Sony Finds One Last Way to Screw US PSP Owners

Sony Finds One Last Way to Screw US PSP Owners

They say that if you want to learn something about a person take a look at how they treat people they DON’T have to be nice to – you know, anyone from kids to animals to waiters and store clerks. If a person treats them poorly without reason they are, quite simply, a lousy person. And you can only expect to receive the same down the line. On the other hand, if they treat you AND others well, you have a partner you can count on.

I can hear you saying ‘what is it NOW, Anderson? What are you griping about this time?’ Well, I’m talking about Sony. Anyone who has a PSP Go remembers how, right up until the release of the Go, Sony was teasing the possibility of some form of ‘UMD transfer program’ that would allow users to get some value out of existing UMD games by trading them in or somehow ‘swapping’ them for a digital version. And, in fact, EU and Japanese gamers who had existing PSN accounts with registered PSPs got a set of three digital games. US gamers got … nuthin’.

Back in December Japanese gamers buying the Playstation Vita were rewarded with the ‘UMD Passport Program’, which was a special app that ran on the PSP and allowed gamers to insert a UMD, register it to their PSN account and then pay a small fee to get a digital download version (if available) for their account.

It seemed like such a great program – they were rewarding loyal customers, incentivizing people to stick with the failed Sony portable brand as it bled massive market share to smartphones all the while denying any impact and, in general, they were allowing users to keep playing their games while still collecting a fee. All of this while also making those gamers feel good about paying a second time for the “privilege” to buy more hardware and play games they already own!

It was such a ‘feel good’ move that you can already tell that there was NO WAY IN HELL that Sony of America would allow it to come to the US.

And predictably, that is EXACTLY what Kotaku was told:

Sony told Kotaku that there will not be a North American version of the UMD Passport program, which would allow PlayStation Vita users to transfer their PSP discs to the upcoming handheld.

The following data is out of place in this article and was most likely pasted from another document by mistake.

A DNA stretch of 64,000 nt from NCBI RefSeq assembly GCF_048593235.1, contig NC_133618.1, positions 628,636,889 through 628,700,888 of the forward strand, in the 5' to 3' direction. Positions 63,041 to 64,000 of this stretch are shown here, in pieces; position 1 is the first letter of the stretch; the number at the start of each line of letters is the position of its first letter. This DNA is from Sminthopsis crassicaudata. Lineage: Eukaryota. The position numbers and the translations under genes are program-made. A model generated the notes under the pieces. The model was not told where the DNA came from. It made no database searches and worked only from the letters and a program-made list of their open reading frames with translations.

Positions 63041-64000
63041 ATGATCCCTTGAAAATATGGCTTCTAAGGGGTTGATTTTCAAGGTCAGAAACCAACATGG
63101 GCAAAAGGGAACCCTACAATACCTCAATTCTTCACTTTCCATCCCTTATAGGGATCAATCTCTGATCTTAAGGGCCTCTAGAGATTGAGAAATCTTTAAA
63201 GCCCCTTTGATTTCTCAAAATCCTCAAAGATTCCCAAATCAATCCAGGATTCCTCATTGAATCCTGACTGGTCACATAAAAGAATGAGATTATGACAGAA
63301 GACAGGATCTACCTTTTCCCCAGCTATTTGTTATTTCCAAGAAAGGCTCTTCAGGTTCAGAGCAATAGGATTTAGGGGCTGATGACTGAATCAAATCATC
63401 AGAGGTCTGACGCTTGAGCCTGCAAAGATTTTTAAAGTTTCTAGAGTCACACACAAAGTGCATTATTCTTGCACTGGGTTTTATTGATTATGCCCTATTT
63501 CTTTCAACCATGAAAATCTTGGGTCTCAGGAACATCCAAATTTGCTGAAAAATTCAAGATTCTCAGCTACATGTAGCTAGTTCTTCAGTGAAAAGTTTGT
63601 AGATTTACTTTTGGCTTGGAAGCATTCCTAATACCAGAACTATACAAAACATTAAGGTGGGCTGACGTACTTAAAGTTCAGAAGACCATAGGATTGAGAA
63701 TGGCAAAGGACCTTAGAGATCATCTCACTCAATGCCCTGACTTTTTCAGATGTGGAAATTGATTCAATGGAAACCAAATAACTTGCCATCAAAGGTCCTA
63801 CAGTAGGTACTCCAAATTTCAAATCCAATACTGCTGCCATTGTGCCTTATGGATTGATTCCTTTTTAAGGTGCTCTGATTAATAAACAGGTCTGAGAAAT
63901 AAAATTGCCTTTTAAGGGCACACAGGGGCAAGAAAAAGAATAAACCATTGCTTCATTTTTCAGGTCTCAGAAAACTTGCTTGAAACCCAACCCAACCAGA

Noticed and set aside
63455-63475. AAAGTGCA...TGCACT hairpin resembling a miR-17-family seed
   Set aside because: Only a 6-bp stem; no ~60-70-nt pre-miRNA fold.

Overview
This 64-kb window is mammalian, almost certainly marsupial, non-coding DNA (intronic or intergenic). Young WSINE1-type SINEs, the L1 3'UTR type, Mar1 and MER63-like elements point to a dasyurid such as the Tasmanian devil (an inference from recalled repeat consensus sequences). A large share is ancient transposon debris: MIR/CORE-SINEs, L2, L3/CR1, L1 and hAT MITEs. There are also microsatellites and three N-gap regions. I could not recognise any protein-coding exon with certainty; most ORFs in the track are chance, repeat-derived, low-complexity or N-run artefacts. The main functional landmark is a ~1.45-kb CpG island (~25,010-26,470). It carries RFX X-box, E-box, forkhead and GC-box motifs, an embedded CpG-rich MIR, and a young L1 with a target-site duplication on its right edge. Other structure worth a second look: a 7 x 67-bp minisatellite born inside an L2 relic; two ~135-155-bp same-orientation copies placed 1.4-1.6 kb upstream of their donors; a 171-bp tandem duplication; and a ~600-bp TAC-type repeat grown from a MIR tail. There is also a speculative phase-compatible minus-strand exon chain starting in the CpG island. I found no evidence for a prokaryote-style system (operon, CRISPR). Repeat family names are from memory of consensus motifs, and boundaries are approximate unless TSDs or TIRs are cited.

Sony debuted the UMD Passport program in Japan last December alongside the release of the Vita. Japanese gamers would insert their game discs into their PSPs, to register them on their PlayStation Network accounts, and pay to small fee to re-download their games on the Vita.

Unless Sony changes its mind or announces some sort of alternative option, North American PSP owners will have no way play their UMDs on the Vita, though they will be able to access any PSP games they purchased digitally.

I’ve asked Sony why it won’t bring the UMD Passport program to North American customers and will update with any further news or explanation.

Sony will release the PlayStation Vita in the U.S. on February 22. Look out for Kotaku’s review in the coming weeks.

So once again Sony has found a way to show the people who held firm to their PSP and supported Sony through all of the last 7 years just how LITTLE they think about them. Sony was given a chance to show goodwill, and instead, thumbed their noses at the loyal customers who they need if they don’t want to continue to bleed market share and lose money.

The fallout? I just canceled my (second) PS Vita pre-order. I’m done. I am tired of being treated like CRAP, Sony … I’ll wait until the Vita flops in the market and you are forced to slash prices before getting one… if I get one at all. As I have said – I have been there ‘day of release’ FOUR TIMES, for the original PSP, PSP-2000, PSP-3000 and PSP-Go. All I ask is a little recognition of the loyalty PSP owners have shown … heck, they got it in Japan, and the US is the largest sales market for the PSP!

What do you think?

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About the Author

Michael Anderson
I have loved technology for as long as I can remember - and have been a computer gamer since the PDP-10! Mobile Technology has played a major role in my life - I have used an electronic companion since the HP95LX more than 20 years ago, and have been a 'Laptop First' person since my Compaq LTE Lite 3/20 and Powerbook 170 back in 1991! As an avid gamer and gadget-junkie I was constantly asked for my opinions on new technology, which led to writing small blurbs ... and eventually becoming a reviewer many years ago. My family is my biggest priority in life, and they alternate between loving and tolerating my gaming and gadget hobbies ... but ultimately benefits from the addition of technology to our lives!